Monday, September 06, 2010

Of course Hitch thinks this: religious practice in America is tolerable because there are limits to what is tolerated

http://www.slate.com/id/2266154/

Christopher Hitchens argues that the way to get religious groups to integrate into American culture is to prevent them from wielding the public and political power they would like to wield. Mormons have given up on polygamy and have relented on failing to define blacks as fully human. Christian Scientists can be prosecuted for allowing their children to be kept from medical care. We're a long way from the Puritans of American folklore who punish witches but Hitchens sees the application in our current time as using force of law to preclude religious groups from attempting to influence policy. Where the culture warrior Christian sees the solution to dealing with encroaching Islamic terrorism as Christians more fully embracing the faith and getting God back into America Hitchens, unsurprisingly, believes the real solution is to defang and domesticate Islam so that it is as secularized in practice as other religious views have become.

Hitchens, in his odd way, is calling for the assimilation of Islam into American civic religion. That's not what he wants, of course, what he wants is for religion to one day vanish! But the upshot of the virtual inevitability of the religious impulse in humanity is that religion won't go away any time soon (if ever) and what cannot be conquered must be domesticated.

Now as a Christian there are all sorts of things I find disagreeable about Hitchens' approach. I do suggest, for the sake of discussion (not that a blog is a place to promote much discussion most of the time), that perhaps Hitchens' argument is the one that will prove most effective. Christians who want to use Christian dogma as the primary means to battle the encroachment of whatever variations of godless governance they see are forgetting how many Christians spoke about and treated the Catholics and Mormons who are now staples of conservative movements. Some fifty years ago there was a widespread worry that a Catholic in the executive office would be beholden to the Pope. A few years ago there were worries that a Mitt Romney would end up having Mormons dictate policy decisions.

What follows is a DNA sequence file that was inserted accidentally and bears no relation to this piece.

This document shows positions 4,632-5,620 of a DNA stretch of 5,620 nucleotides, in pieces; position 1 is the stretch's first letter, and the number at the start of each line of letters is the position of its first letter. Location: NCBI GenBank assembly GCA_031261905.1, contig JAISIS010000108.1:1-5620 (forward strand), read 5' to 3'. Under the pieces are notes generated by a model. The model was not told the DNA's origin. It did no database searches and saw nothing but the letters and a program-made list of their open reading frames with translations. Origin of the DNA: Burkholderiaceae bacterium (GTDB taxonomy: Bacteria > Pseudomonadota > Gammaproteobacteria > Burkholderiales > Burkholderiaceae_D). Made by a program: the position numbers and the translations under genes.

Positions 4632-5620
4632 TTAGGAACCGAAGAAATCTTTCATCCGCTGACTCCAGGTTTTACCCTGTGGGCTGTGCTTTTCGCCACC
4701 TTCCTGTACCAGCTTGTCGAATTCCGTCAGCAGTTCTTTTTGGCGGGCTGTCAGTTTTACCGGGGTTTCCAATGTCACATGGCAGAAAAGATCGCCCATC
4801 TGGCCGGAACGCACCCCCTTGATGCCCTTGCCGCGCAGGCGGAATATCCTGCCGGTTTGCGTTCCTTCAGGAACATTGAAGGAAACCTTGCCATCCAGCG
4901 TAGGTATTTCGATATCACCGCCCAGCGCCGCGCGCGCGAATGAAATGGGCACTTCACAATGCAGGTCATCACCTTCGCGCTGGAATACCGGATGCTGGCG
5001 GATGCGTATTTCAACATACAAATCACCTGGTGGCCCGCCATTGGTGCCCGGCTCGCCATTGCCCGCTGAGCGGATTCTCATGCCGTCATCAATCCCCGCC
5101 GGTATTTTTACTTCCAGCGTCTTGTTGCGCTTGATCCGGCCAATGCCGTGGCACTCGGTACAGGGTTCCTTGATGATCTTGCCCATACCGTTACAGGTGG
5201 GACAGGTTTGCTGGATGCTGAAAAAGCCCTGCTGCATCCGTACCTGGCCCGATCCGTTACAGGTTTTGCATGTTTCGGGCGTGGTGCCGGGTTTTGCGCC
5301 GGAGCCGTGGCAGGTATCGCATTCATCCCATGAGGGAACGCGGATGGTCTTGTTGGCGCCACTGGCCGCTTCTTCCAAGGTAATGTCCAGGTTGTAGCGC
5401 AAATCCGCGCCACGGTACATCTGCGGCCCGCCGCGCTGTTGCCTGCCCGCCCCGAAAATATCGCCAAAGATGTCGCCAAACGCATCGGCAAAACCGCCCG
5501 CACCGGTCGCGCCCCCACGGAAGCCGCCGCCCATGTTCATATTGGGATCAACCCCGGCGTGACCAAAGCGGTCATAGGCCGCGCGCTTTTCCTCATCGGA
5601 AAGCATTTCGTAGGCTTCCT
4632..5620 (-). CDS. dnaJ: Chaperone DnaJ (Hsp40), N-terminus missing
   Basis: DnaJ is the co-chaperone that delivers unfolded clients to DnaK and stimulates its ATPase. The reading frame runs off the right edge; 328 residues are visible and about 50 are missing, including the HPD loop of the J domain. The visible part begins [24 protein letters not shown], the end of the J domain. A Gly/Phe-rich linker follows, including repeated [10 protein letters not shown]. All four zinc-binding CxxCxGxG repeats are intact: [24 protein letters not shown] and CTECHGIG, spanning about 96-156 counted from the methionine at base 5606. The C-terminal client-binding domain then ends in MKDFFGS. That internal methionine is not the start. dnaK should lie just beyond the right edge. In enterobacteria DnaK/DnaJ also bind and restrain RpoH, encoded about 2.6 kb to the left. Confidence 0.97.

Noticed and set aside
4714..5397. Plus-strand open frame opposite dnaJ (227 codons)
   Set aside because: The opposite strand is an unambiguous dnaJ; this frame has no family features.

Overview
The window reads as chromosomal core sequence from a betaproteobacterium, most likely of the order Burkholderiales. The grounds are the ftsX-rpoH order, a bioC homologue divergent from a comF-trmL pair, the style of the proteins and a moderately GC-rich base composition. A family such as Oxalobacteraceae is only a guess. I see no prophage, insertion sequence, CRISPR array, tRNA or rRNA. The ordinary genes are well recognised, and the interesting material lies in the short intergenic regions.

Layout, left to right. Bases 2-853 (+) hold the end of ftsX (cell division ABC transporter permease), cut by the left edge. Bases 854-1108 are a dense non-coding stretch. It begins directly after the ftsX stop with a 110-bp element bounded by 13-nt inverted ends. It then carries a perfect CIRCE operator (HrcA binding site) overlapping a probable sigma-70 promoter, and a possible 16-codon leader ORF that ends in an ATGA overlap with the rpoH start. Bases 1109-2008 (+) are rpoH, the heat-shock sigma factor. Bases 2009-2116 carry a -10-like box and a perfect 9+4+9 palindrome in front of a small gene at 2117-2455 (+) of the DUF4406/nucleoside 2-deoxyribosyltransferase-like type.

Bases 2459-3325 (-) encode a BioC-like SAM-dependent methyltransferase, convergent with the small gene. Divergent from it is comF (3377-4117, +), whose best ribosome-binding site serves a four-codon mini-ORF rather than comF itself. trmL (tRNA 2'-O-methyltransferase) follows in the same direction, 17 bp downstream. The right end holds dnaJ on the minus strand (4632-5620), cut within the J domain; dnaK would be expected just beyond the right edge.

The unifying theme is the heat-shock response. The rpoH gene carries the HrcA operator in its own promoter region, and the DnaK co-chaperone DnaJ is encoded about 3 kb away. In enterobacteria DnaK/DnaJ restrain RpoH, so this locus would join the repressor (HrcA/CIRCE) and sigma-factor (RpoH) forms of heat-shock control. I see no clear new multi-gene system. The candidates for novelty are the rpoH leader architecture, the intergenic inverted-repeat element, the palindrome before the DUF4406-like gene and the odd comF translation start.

Of course there are Christians who worry that if Muslims get more public influence we'll get sharia law ... even though if you peruse some of the literature of reconstructionists and theonomists you find that there's room for the two apparently contrasting movements to agree on a few things about the place of women and the value of public education. There is a sense in which we as Christians cannot really have it both ways.

There are distinct disadvantages to such a secularist state as we have but I am not sure American Christians realize what a great blessing that may be for our time and place and whether or not the Lord has a providential purpose in it. Sure, I don't know what that purpose would be but since I can't claim to know the mind of God on that issue or His will on that issue I don't have to pretend to even have a guess. It just may be that things which conservative Christians most fret about have a divine purpose we do not fully appreciate. Even Samson, stupid, violent horndog that he was, was used by the Lord to accomplish a particular purpose. If Christians doubt that God can use stupid, imcompetent, self-aggrandizing, morally corrupt or religiously apostate leaders to accomplish a greater purpose then they have just forgotten how often the scriptures remind us of this reality.

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